Under attack in Mosul and Aleppo, the Islamic State  of Iraq and Syria has renewed the extension
of its tentacles in the subcontinent. As much is the sinister message of
Saturday’s suicide attack, said to have been carried out by a 14-year-old, on a
Sufi dargah in Baluchistan. There are a couple of facets to the outrage. One,
the Caliphate has extended the conflict beyond the Shia-Sunni confrontation. It
was an attack on tolerant Sufism, indeed the manifestation  of the conflict within Islam. Dargah Shah
Noorani stands today as an awesome symbol of the calculated malevolence. The
other is the surge in the attack on Sufi artistes, notably singers, in parallel
to the accumulation of arms by the Islamist militants. As recently as June,
the  qawwali singer, Amjad Sabri, was
shot dead in Karachi, a killing for which 
the Taliban had claimed responsibility. Pakistan has reached a stage
where the label of the terrorist is of lesser moment than the grim reality of
innocents being done to death with fearsome regularity.  Less than a month ago, cadets of the
Baluchistan Police College in Quetta were killed by the Taliban, a disaster
that followed  the bombing of a hospital
in the Baluch capital.

The tragedy at Dargah Shah Noorani would seem to be still
more poignant as the targeted innocents had assembled for the weekly songs and prayers,
notably when the worshippers were performing the dhamal, a ritualistic dance of
profound importance in the Sufi tradition. It was, to use contemporary jargon,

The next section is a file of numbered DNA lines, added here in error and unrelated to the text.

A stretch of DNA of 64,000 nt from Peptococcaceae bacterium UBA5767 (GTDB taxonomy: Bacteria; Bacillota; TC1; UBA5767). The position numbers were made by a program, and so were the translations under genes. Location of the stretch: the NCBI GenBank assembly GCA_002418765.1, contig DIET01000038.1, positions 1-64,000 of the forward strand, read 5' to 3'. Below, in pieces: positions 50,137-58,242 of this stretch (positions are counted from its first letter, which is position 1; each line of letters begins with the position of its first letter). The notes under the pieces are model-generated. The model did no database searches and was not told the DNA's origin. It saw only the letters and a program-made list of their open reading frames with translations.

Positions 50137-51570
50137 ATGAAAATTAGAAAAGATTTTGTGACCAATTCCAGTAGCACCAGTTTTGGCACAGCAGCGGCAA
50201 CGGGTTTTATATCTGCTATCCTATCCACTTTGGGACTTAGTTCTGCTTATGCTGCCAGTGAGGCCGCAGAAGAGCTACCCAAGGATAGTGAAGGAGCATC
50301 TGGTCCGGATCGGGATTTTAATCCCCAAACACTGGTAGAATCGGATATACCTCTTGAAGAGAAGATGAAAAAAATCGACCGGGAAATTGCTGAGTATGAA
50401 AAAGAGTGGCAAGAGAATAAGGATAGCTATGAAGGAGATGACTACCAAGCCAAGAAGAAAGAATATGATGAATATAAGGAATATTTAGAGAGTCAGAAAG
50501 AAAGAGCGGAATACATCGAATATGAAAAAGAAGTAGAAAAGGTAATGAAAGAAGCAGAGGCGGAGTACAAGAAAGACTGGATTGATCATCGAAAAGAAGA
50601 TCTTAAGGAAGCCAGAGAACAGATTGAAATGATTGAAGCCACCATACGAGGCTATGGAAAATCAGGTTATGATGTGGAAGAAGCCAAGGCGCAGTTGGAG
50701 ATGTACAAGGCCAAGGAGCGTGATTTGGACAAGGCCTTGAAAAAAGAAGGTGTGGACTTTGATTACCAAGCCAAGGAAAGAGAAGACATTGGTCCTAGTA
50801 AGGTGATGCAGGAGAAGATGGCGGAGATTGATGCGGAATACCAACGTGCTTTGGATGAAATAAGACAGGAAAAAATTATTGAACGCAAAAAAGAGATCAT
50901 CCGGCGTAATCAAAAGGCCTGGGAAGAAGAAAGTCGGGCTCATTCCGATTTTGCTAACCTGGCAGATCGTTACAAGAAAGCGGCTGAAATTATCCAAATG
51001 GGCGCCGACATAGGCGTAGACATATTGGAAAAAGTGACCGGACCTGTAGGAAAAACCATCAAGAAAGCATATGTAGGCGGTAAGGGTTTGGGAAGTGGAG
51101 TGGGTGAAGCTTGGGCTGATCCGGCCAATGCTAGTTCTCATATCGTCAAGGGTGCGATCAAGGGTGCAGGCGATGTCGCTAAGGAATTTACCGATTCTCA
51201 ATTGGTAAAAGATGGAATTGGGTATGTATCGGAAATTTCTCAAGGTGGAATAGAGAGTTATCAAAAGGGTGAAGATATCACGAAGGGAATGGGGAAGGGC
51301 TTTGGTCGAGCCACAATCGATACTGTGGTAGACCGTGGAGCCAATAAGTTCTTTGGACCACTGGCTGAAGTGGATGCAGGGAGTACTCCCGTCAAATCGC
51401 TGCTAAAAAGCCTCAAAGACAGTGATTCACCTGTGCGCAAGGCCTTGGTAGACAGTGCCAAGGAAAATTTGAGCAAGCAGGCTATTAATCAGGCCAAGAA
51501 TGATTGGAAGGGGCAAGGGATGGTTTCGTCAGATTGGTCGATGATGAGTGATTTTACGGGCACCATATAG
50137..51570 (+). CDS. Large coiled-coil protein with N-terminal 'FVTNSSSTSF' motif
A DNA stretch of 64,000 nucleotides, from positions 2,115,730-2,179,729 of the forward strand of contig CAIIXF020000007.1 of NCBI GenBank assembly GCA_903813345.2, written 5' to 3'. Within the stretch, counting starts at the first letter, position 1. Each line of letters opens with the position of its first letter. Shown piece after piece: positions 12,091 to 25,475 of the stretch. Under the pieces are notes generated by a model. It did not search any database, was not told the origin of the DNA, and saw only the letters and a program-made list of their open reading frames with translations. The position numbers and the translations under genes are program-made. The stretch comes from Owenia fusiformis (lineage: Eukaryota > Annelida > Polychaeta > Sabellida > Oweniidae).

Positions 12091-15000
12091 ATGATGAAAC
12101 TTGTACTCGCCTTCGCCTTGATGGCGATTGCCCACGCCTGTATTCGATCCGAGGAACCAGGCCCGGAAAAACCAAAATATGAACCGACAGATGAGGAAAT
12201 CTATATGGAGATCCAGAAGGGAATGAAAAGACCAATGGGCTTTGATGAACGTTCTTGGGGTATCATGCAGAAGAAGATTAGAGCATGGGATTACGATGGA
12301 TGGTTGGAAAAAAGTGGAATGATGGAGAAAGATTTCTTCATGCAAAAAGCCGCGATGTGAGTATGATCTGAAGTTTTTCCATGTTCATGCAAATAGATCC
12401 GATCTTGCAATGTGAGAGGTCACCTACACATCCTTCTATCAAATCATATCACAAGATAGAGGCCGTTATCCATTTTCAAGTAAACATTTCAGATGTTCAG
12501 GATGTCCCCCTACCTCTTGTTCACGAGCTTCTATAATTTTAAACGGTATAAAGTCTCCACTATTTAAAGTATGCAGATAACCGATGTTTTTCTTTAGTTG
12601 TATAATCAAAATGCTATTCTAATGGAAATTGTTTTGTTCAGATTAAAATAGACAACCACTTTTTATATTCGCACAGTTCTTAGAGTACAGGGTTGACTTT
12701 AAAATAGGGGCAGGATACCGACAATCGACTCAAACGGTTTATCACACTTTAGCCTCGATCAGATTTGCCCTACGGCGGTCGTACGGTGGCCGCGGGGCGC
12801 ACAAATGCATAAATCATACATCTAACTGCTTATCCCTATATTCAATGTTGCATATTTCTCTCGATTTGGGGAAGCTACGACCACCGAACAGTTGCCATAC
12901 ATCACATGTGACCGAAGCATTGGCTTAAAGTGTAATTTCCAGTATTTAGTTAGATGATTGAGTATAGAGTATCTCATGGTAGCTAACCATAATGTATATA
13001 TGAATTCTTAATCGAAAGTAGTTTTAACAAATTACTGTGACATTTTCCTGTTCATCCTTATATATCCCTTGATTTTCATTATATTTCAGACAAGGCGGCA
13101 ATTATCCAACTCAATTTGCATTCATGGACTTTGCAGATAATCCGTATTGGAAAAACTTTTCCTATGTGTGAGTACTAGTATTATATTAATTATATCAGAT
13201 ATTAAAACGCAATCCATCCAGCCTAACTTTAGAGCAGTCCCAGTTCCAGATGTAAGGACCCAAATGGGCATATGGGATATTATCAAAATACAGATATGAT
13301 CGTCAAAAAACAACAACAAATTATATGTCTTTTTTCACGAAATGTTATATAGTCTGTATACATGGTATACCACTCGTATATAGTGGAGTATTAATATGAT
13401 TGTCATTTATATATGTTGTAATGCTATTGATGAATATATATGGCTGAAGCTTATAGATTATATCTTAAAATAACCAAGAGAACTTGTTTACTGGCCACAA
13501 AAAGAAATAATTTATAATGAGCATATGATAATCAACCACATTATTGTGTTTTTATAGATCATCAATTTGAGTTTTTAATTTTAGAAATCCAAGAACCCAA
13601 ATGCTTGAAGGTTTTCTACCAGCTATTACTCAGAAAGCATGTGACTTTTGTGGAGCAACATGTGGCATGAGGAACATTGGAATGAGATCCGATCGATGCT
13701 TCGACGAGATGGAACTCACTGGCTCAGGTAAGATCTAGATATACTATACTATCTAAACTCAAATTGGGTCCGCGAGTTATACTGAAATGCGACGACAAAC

a surgical strike  not merely on the sect
but on the tolerant and liberal culture that it has propagated over time. In
death, the 52 victims have conveyed the chilling message, and not to the Muslim
bloc alone. Amidst the mushroom growth of militant hubs across Pakistan, the
shrine culture still prevails. And there is little doubt that the offensive of
the hardliners, who strike to kill, is directed against any modern, let alone
liberal, interpretation of Islam. Notably, the song-and-dance  religious culture of the Sufis has palpably
turned out to be an anathema, perhaps even heretical. Direly alarmist must be
the fact that its religious philosophy of tolerance is perceived as anti-Islam
through the fundamentalist prism. Indeed, the contribution of the Sufi saints
to Pakistan’s social development has been no less significant than that of the ulema  and clerics.

Till the emergence of mortal fundamentalism, more Pakistanis
are said to have visited Sufi shrines than they did mosques. Saturday’s mayhem
is an affront to a noble tradition. Aside from the Shias, the Sunni Caliphate
has widened its targeted flank. The terrorist, whatever the label, will find it
difficult to digest that Sufism, a tolerant, mystical practice of Islam, has
millions of followers in Pakistan. And it shall not be easy to obliterate the
groundswell of support.